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The Global Biopolitics of the IUDHow Science Constructs Contraceptive Users and Women's Bodies$
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Chikako Takeshita

Print publication date: 2011

Print ISBN-13: 9780262016582

Published to MIT Press Scholarship Online: August 2013

DOI: 10.7551/mitpress/9780262016582.001.0001

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From the “Masses” to the “Moms”: Governing Contraceptive Risks

From the “Masses” to the “Moms”: Governing Contraceptive Risks

Chapter:
(p.73) 3 From the “Masses” to the “Moms”: Governing Contraceptive Risks
Source:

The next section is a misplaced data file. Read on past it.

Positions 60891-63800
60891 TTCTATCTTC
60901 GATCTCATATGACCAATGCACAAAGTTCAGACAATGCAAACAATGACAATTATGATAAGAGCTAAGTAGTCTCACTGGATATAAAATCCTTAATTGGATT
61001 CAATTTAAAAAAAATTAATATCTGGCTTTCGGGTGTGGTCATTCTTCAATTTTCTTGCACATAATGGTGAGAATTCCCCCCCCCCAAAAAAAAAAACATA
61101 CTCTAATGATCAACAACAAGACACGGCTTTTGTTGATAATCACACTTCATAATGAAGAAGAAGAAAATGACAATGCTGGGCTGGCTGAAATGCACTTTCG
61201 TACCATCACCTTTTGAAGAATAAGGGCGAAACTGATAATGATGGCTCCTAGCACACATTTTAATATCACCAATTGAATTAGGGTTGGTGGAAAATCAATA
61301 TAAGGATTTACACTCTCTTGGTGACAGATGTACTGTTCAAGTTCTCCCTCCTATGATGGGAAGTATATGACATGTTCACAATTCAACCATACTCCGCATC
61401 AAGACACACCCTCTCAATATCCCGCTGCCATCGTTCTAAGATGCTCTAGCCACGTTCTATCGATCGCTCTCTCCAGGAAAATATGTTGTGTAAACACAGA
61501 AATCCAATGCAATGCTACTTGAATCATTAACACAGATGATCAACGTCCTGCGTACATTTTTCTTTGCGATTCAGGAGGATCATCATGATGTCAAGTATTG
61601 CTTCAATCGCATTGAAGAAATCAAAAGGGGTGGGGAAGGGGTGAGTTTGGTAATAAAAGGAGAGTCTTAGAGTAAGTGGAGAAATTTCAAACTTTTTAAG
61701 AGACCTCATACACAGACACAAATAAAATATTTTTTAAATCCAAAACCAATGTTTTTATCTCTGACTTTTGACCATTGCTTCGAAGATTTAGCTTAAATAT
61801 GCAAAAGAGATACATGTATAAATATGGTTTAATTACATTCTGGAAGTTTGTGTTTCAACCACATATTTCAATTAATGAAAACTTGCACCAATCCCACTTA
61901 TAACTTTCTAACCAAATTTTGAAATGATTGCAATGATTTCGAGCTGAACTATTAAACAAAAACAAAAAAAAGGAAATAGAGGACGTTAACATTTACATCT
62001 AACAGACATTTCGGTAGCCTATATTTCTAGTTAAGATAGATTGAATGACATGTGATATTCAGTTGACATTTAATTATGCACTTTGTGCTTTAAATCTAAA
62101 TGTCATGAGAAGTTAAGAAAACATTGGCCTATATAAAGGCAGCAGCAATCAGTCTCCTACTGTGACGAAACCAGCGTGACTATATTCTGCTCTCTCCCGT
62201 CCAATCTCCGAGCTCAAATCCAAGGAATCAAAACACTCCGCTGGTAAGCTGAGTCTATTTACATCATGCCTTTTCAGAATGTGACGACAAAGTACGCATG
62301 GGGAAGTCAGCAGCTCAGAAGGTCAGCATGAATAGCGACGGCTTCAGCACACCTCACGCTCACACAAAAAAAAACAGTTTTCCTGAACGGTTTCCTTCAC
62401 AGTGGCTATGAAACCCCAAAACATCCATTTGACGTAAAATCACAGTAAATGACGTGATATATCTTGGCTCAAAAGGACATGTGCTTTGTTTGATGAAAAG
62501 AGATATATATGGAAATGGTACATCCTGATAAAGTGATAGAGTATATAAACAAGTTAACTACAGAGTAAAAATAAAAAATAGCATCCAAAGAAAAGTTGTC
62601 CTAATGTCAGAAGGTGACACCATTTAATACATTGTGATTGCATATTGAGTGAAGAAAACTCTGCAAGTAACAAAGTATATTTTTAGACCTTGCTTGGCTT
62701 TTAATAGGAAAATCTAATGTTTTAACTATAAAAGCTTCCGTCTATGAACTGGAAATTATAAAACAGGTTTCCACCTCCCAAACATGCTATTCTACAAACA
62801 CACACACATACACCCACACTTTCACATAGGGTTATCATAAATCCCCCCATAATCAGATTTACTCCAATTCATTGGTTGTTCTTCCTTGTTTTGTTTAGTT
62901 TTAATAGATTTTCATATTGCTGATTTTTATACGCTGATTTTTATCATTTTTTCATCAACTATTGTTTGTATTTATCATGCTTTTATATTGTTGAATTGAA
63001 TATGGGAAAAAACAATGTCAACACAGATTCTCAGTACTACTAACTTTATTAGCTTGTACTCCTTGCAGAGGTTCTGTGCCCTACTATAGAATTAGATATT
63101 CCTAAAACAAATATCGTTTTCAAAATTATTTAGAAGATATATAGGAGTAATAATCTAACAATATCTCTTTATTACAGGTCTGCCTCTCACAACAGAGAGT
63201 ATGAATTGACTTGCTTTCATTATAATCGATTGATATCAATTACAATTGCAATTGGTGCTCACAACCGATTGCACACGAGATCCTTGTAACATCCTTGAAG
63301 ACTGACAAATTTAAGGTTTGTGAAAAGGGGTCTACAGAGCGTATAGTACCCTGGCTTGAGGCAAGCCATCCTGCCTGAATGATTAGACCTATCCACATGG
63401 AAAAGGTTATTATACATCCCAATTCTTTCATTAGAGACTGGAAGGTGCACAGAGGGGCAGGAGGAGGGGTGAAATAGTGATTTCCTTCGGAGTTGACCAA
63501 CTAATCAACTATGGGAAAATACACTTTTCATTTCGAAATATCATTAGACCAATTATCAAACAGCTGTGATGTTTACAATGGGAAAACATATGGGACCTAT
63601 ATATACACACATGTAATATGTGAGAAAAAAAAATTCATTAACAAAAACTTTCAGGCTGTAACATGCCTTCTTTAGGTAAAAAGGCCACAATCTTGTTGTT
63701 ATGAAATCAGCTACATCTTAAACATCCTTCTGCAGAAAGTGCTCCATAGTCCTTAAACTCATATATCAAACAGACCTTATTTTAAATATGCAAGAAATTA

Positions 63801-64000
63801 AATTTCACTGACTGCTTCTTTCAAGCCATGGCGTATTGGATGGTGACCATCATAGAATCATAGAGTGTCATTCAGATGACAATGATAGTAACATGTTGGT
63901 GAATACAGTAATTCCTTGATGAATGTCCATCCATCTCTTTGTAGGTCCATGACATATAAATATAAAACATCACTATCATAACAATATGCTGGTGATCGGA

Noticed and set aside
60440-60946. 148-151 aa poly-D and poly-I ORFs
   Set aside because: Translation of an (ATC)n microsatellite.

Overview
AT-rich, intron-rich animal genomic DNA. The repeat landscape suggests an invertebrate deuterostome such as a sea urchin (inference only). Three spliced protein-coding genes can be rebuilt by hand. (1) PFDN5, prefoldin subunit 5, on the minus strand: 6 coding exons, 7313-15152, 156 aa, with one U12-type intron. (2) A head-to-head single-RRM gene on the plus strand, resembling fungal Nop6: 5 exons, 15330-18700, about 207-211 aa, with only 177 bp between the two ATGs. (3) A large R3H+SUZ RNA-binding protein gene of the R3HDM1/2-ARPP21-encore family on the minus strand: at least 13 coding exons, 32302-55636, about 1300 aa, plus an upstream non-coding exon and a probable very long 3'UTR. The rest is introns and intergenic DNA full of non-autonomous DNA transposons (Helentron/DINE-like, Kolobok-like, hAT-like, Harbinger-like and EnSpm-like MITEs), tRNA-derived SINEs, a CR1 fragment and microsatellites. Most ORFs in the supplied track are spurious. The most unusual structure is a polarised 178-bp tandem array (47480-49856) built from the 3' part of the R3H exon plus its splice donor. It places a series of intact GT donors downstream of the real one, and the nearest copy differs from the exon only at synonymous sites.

The Global Biopolitics of the IUD
Author(s):

Chikako Takeshita

Publisher:
The MIT Press
DOI:10.7551/mitpress/9780262016582.003.0054

This chapter describes how researchers negotiated the safety of the intrauterine device (IUD). It explores the initial introduction of the modern IUD to American women and why health risks were neglected. It argues that the reproductive choice of women in the global North and the control over fertility in the global South became interlaced in the process of negotiating the acceptability of the IUD as a contraceptive method for women throughout the world. This chapter shows that the copper-bearing IUD was initially conceived as an improved and more scientific device for limiting the fertility of the global South. It suggests that the safety of the modern IUD has greatly improved since its first introduction.

Keywords:   intrauterine device, American women, health risks, global North, global South, contraceptive method, fertility

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